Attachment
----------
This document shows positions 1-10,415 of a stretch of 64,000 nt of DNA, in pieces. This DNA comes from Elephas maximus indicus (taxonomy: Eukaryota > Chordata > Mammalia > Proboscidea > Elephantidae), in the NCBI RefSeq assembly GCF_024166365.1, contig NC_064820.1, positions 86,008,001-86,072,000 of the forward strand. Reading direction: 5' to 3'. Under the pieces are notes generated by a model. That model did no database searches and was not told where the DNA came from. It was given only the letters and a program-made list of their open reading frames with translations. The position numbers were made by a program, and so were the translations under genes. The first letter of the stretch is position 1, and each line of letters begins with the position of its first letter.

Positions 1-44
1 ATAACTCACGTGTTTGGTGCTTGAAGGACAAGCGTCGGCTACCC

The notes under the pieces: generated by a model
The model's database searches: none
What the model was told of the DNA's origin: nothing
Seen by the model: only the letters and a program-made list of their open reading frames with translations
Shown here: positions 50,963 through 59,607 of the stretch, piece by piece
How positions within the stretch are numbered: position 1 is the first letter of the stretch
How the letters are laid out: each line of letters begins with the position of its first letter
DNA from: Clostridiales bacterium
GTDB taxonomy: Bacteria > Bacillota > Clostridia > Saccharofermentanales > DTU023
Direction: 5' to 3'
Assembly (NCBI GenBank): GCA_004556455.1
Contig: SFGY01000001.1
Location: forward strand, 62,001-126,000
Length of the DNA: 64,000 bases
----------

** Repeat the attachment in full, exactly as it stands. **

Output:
This document shows positions 1-10,415 of a stretch of 64,000 nt of DNA, in pieces. This DNA comes from Elephas maximus indicus (taxonomy: Eukaryota > Chordata > Mammalia > Proboscidea > Elephantidae), in the NCBI RefSeq assembly GCF_024166365.1, contig NC_064820.1, positions 86,008,001-86,072,000 of the forward strand. Reading direction: 5' to 3'. Under the pieces are notes generated by a model. That model did no database searches and was not told where the DNA came from. It was given only the letters and a program-made list of their open reading frames with translations. The position numbers were made by a program, and so were the translations under genes. The first letter of the stretch is position 1, and each line of letters begins with the position of its first letter.

Positions 1-44
1 ATAACTCACGTGTTTGGTGCTTGAAGGACAAGCGTCGGCTACCC

The notes under the pieces: generated by a model
The model's database searches: none
What the model was told of the DNA's origin: nothing
Seen by the model: only the letters and a program-made list of their open reading frames with translations
Shown here: positions 50,963 through 59,607 of the stretch, piece by piece
How positions within the stretch are numbered: position 1 is the first letter of the stretch
How the letters are laid out: each line of letters begins with the position of its first letter
DNA from: Clostridiales bacterium
GTDB taxonomy: Bacteria > Bacillota > Clostridia > Saccharofermentanales > DTU023
Direction: 5' to 3'
Assembly (NCBI GenBank): GCA_004556455.1
Contig: SFGY01000001.1
Location: forward strand, 62,001-126,000
Length of the DNA: 64,000 bases